Image credits, from top to bottom: Jeffrey Arnold, pdxmac, flstormchaser641, MR38, apparatusbuff, †JDAWG†, Kevin Czarzasty, OhioJ, Nicole Cho, Lou Angeli, Jim Mack, J-Bestman

Does your fire engine deserve to be here? Send us a link via email or point us where to look via our contact page.

User submitted::
.
JPastor submitted his company’s 2007 75-foot Sutphen in Broughton, PA.


Reader submission by Jake Kennedy, from Station 37, Sandy Township in DuBois, Pennsylvania.

13 Responses to “Who said fire trucks had to be red?”

  1. Black Norfolk engine is in Norfolk, MA. Great department, cool paint scheme…

  2. Fire Engines in Canberra are not Red, but Lime color(Yellow).

  3. My station has blue and gold trucks. Check a pic out of our truck below.

    http://i159.photobucket.com/albums/t140/PanicXREVXCR/truck.jpg
    07 75 foot sutphen ariel

  4. i belong to the sandy township fire department where the oklahoma engine belongs to above. Our township consists of a variety of stations composing of Treasure Lake (Red), West Sandy (Red and Silver), Oklahoma (blue), Adrian (Red and white), and Sabula (yellow)

  5. This is one of my favorite schemes, It’s not to flashy but I like it better than plain ol’ red. It’s a shot of a Quick Attack on a F550 built for Arvada Co. http://www.unruhfire.com/new-fire-trucks/#arvadacolorado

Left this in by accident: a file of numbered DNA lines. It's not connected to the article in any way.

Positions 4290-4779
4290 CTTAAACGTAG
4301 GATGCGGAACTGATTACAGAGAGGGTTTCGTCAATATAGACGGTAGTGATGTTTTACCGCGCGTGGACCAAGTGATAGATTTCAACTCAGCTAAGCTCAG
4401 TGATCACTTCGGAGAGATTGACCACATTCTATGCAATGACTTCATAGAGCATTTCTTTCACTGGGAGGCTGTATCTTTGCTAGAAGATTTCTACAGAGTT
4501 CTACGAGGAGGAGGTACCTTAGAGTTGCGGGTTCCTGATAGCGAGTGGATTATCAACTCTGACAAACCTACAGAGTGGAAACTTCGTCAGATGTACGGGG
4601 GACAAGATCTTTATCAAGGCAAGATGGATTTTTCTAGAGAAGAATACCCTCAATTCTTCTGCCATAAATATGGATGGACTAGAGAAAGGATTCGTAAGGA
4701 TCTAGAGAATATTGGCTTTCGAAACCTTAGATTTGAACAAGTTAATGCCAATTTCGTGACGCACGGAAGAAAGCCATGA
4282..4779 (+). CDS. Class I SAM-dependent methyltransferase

6. hey Highland Volunteer Fire Department Has a blue fire truck and a fuw red ones and yellow ones.we are out of Highland Arkansas

  7. The color of that rig from Clearwater is actually considered “German Red.” I only know this because I read a little too much.

  8. Here is a town that has all purple trucks - Grapeville, PA

    http://www.gvfc21.com/apparatus.html

  9. The Norfolk Engine belongs to my home town anx I love it.

  10. Our trucks in my old hometown were bright lime green, very easy to spot coming! I still always thought of a fire truck as red, though. You’ll be hard-pressed to find a children’s book with a non-red fire truck!

  11. I grew up in Castle Shannon, Pennsylvania and they are very proud of their Green Hornet, all of the fire trucks and emergency vehicles in Castle Shannon (founded by Irish Immigrants) are green. Even Santa arrives via the Green fire truck, check it out
    http://www.unyquefiretrucks.com/Castle_Shannon.html

  12. [...] Canberra to Callao, fire engines are red. But what if your local fire engine were blue? Or orange?http://www.firefighter-emt.com/archives/who-said-fire-trucks-had-to-be-red.phpMaps, Weather, and Airports for Callao, PeruMaps, weather and information about Callao, Peru. … [...]

  13. [...] firefighter’s bunker gear? 5. What do you see and hear when a fire truck goes to a fire? 6. What colors are fire trucks? 7. Sometimes firetrucks can not reach a fire. They call other help. What’s the [...]

Leave a Reply

You can use these XHTML tags: <a href="" title=""> <abbr title=""> <acronym title=""> <b> <blockquote cite=""> <cite> <code> <del datetime=""> <em> <i> <q cite=""> <strike> <strong>